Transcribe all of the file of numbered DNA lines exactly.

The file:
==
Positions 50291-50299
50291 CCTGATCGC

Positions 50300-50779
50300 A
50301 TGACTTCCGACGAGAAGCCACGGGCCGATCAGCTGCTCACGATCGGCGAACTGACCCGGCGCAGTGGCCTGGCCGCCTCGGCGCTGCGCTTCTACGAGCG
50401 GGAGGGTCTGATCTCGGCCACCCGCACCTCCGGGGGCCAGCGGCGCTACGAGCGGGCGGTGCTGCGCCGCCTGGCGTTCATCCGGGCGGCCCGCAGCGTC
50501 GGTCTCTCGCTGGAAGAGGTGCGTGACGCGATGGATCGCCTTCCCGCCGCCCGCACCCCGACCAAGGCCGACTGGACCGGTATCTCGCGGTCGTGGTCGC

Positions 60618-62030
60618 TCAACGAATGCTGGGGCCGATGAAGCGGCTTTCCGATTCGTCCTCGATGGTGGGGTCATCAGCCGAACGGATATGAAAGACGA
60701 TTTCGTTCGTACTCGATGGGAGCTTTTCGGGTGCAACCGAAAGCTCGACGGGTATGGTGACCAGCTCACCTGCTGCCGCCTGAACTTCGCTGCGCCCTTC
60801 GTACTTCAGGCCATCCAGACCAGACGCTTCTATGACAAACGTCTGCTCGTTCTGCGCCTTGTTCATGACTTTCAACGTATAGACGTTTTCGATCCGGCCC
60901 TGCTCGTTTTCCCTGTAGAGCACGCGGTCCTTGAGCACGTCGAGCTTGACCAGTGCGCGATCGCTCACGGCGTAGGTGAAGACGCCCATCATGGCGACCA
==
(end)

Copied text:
Positions 50291-50299
50291 CCTGATCGC

Positions 50300-50779
50300 A
50301 TGACTTCCGACGAGAAGCCACGGGCCGATCAGCTGCTCACGATCGGCGAACTGACCCGGCGCAGTGGCCTGGCCGCCTCGGCGCTGCGCTTCTACGAGCG
50401 GGAGGGTCTGATCTCGGCCACCCGCACCTCCGGGGGCCAGCGGCGCTACGAGCGGGCGGTGCTGCGCCGCCTGGCGTTCATCCGGGCGGCCCGCAGCGTC
50501 GGTCTCTCGCTGGAAGAGGTGCGTGACGCGATGGATCGCCTTCCCGCCGCCCGCACCCCGACCAAGGCCGACTGGACCGGTATCTCGCGGTCGTGGTCGC

Positions 60618-62030
60618 TCAACGAATGCTGGGGCCGATGAAGCGGCTTTCCGATTCGTCCTCGATGGTGGGGTCATCAGCCGAACGGATATGAAAGACGA
60701 TTTCGTTCGTACTCGATGGGAGCTTTTCGGGTGCAACCGAAAGCTCGACGGGTATGGTGACCAGCTCACCTGCTGCCGCCTGAACTTCGCTGCGCCCTTC
60801 GTACTTCAGGCCATCCAGACCAGACGCTTCTATGACAAACGTCTGCTCGTTCTGCGCCTTGTTCATGACTTTCAACGTATAGACGTTTTCGATCCGGCCC
60901 TGCTCGTTTTCCCTGTAGAGCACGCGGTCCTTGAGCACGTCGAGCTTGACCAGTGCGCGATCGCTCACGGCGTAGGTGAAGACGCCCATCATGGCGACCA